If we don’t own our actions and our environment, who will? Nothing would get done. You see that now in real world time. If it was taught in the home at an early age, it would carry through to people in their professional lives (at least you would hope). I think being personally accountable in situations beyond your control (which is something you all advocate for) is one of the hardest to do. Sometimes you just WANT to be mad at someone and throw your mini adult temper tantrum. But in reality there is a problem, let’s address the problem and make it work. When we make it work, we keep things rolling, there is no stop gap and the world is a happier place. I think we will always encounter those who pass the buck, lie and blame others and we can go to our graves knowing we didn’t sit idly by in practicing personal accountability and we know we’ve done everything we can do to make a situation better. That is peace O’ mind RIGHT THERE!

    Reply
  4. Eric Bruen

    Personal Accountability is about making a choice to be more than society expects. It is about embracing challenges and seeing them as opportunities. It is about enjoying life and the people who share it with you. It is about finding out who you are without needing the approval of others. I started towards accountability thru the study of objectivism and the writings of Ayn Rand. My life has steered a course in which I must hold myself first to change and inspire those around us.

    Reply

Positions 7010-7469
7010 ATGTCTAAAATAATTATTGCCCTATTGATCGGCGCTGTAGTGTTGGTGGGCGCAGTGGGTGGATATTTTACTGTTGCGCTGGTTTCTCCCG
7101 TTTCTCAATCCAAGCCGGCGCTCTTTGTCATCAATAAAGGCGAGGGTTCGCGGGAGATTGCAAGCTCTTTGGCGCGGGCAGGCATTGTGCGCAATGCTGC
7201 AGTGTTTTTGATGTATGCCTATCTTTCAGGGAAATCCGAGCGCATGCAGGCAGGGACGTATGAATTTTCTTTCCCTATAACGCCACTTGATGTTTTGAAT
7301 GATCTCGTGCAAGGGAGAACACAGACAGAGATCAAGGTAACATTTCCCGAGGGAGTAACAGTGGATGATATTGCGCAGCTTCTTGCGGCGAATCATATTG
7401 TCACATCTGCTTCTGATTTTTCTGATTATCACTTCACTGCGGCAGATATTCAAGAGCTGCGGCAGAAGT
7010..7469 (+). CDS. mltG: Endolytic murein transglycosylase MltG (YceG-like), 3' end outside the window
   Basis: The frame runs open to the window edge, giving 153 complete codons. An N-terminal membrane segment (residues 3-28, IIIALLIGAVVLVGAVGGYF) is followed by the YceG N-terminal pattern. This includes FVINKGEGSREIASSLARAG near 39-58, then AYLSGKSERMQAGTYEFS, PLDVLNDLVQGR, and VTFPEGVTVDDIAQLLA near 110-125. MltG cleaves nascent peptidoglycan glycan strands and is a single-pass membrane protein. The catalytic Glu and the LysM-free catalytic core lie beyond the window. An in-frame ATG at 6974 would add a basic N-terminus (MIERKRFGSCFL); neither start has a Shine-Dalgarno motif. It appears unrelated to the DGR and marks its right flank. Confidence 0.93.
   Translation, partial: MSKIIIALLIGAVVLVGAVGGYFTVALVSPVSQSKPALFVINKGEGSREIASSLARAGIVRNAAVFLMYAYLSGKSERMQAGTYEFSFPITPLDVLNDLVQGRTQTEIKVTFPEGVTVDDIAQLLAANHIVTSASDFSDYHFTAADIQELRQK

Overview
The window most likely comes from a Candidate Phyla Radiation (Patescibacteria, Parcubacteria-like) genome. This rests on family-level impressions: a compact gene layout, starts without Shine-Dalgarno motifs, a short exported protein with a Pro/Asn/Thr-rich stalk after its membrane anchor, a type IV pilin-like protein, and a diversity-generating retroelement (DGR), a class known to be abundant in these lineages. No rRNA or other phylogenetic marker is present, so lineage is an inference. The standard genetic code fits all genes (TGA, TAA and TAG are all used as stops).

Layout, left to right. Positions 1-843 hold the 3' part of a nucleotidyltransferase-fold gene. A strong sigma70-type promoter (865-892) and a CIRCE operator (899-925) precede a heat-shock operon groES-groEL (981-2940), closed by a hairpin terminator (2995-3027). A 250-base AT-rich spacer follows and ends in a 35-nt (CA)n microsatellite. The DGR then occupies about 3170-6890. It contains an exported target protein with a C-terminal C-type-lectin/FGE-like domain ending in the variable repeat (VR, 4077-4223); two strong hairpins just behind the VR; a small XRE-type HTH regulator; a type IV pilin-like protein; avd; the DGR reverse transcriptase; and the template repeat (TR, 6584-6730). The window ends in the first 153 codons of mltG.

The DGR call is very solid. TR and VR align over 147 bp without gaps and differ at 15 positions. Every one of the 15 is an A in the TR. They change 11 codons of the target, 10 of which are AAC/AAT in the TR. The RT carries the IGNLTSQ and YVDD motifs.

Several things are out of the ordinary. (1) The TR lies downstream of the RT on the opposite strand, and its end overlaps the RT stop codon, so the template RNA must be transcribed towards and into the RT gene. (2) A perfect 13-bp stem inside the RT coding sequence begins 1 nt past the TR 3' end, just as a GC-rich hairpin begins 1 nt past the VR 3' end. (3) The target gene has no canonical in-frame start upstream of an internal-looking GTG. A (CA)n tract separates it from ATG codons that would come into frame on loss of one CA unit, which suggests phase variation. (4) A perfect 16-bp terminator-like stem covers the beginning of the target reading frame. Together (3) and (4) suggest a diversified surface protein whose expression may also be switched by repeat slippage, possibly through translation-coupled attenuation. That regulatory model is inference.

5. Wayne

    I hate hearing the blame game. Although I sometimes fall into that trap myself I cringe when I hear myself talking about others when I should be talking about what I could have done differently.

    I have tried to ban the words “its not fair” from my family’s vocabulary to try instill it early into my kids!

    Reply
  6. Alan

    If you don’t take PA, you are giving up control of your life to those you blame for the things that happen to you. If the soccer team I coach blames the referee for losing a match, there is no hope. You cannot “fix” the referee. You will have someone new as the referee next time and he also will be imperfect. To be a winner, you have to work to make yourself and your team good enough to overcome a bad call by the referee. You have to work on the things that you control and one of those things is yourself.

    Reply
  7. Karen Scott

    I see most of the previous comments convey my position, too. Personal accountability is all those things integrity, peace of mind, the right thing to do, and it something more… it frees each one of us to be happy. We are not those people we see in supermarkets or department stores scowling or snarling. We can smile at the cashier who charged us too much for an item, we get it fixed and make the cashier smile too. Personal accountability brings life into all facets of our lives!

    Reply
  8. Pamela Grant

    After following PA for years (and still working on it daily) I found that when the chips are down and people know you’re integrity they stand behind you. Recently my Mom of 93 was very sick (she’s recovering now) and I had to cancel a week of work. Knowing that I always keep my commitments, all of my clients not only rescheduled their appointments, but also sent in scores of prayers and well wishes. PA counts in the good times and especially in the hard times. It really does cross over from professional and family life!

    Reply
  9. Monty Griffin

    Practicing PA has helped me in my personal life and in business. It simply “feels good” to accept responsibility for one’s own actions without a need to rely on others to succeed.

    Reply